Flow & Feedback Diagram

Does Your Customer Value Flow?

Copyright 2014-2016  Simply Manage: Lead to Sustainability  by Clark, Peterson, Pitt

Copyright 2014-2016 Simply Manage: Lead to Sustainability by Clark, Peterson, Pitt

When you hear conversations about the functions in your business or any other organisation does it seem like there's a tone of "Oh and there is Operations too"? Depending on the business, other functions such as Finance, Marketing or IT rather than Operations too often seems to get all the limelight. Meanwhile down in the "engine room" people are working their hearts out trying to overcome barriers that seem to have been deliberately put in their way to make it harder to deliver value to customers.

Perhaps it is easier for a bright, shiny car manufacturing plant or an enormous chemical process plant to be 'front and centre' in people's minds. The fact remains that Operations is where value-adding operations are. Doesn't it make sense, if you aim to be a customer-focused business, to regard this part of the organisation as vital and give it priority?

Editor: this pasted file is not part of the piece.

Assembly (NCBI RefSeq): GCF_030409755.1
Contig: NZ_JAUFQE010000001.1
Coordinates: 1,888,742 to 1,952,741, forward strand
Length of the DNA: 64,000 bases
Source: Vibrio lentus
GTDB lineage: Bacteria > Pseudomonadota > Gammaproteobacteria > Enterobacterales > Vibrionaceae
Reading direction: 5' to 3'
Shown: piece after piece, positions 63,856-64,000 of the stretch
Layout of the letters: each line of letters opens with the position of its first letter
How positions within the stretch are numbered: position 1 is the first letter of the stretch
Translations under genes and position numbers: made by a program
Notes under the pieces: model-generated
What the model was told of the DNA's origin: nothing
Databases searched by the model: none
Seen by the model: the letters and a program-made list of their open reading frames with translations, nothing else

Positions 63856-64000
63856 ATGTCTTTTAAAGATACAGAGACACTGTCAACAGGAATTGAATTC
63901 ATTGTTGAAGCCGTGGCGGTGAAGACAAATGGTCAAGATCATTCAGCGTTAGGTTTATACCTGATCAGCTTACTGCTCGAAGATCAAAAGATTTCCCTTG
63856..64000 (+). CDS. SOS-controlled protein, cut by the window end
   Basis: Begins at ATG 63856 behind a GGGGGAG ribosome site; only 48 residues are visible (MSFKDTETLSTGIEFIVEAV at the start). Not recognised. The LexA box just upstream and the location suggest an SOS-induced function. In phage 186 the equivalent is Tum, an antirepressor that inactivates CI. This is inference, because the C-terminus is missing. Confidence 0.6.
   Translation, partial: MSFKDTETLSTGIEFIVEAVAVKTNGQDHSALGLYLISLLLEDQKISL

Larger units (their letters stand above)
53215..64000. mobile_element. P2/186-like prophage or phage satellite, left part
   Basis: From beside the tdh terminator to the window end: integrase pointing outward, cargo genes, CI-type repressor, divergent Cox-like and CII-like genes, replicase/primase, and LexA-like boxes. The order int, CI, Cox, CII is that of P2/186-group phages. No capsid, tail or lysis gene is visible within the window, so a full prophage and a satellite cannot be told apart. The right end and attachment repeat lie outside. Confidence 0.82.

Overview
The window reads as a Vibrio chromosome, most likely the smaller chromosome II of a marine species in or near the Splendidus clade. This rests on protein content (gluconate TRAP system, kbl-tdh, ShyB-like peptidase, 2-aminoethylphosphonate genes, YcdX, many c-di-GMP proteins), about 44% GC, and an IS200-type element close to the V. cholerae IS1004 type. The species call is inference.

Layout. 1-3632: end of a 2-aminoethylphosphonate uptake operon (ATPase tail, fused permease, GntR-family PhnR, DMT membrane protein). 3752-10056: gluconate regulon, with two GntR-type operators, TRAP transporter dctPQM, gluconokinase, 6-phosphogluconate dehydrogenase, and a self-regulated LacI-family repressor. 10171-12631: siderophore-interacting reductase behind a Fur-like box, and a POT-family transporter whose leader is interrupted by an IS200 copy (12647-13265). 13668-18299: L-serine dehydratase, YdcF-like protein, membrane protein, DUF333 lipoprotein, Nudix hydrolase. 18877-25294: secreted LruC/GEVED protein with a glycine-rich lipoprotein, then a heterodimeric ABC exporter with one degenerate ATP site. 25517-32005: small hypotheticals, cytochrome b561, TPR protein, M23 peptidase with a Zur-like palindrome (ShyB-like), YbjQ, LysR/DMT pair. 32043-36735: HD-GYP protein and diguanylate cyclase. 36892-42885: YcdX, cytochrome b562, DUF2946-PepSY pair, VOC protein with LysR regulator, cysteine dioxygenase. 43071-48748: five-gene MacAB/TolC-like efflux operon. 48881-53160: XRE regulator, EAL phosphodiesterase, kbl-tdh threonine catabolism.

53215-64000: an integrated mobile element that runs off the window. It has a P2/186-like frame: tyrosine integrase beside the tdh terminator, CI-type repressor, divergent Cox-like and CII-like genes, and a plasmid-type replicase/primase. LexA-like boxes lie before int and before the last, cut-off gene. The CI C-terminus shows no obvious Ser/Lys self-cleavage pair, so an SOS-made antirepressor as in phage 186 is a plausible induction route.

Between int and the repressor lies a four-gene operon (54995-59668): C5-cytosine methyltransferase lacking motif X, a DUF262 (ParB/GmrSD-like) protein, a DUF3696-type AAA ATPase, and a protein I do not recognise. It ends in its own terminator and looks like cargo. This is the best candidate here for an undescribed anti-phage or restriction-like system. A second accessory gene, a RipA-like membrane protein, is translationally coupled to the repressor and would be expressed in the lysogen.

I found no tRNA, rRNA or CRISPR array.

The sequence of value-adding processes and activities has been called the value stream. This phrase creates a really powerful image within the organisation. It introduces the idea of value flowing to customers. This should raise awareness of anything that is acting as a block or restriction to the flow. Where are the inefficiencies, delays, waste, inflexible thinking or arbitrary policy obstacles in your organisation that prevent value really flowing? Could this be where you could create competitive advantage?

It is not just in the main or final part of the value-stream that obstacles to flow exist. Almost everywhere upstream in your supply chain you will find obstacles to flow. Suppliers of materials, sub-contractors and information sources all will have scope to improve flow, sometimes through innovation.

This applies just as much to the service sector as well as in government and not-for-profit sectors. Indeed there is probably more opportunity in these areas than in manufacturing and process industries.

A final thought. Customers, service users, patients or other beneficiaries are essential suppliers of information to the value flow, particularly in service and information-based sectors . Have you looked to see whether your organisation has built barriers or obstacles to this essential information flow? For example, do you have outsourced call centres where unskilled staff operate in a target-driven environment resulting in a huge percentage of 'dropped calls'? Just a thought.

So do you use a 'picture' like the 2F diagram or flowcharts of how all the value adding processes in your business or organisation join up to serve your customers? How can you tell whether value is flowing with minimum restriction to your customers?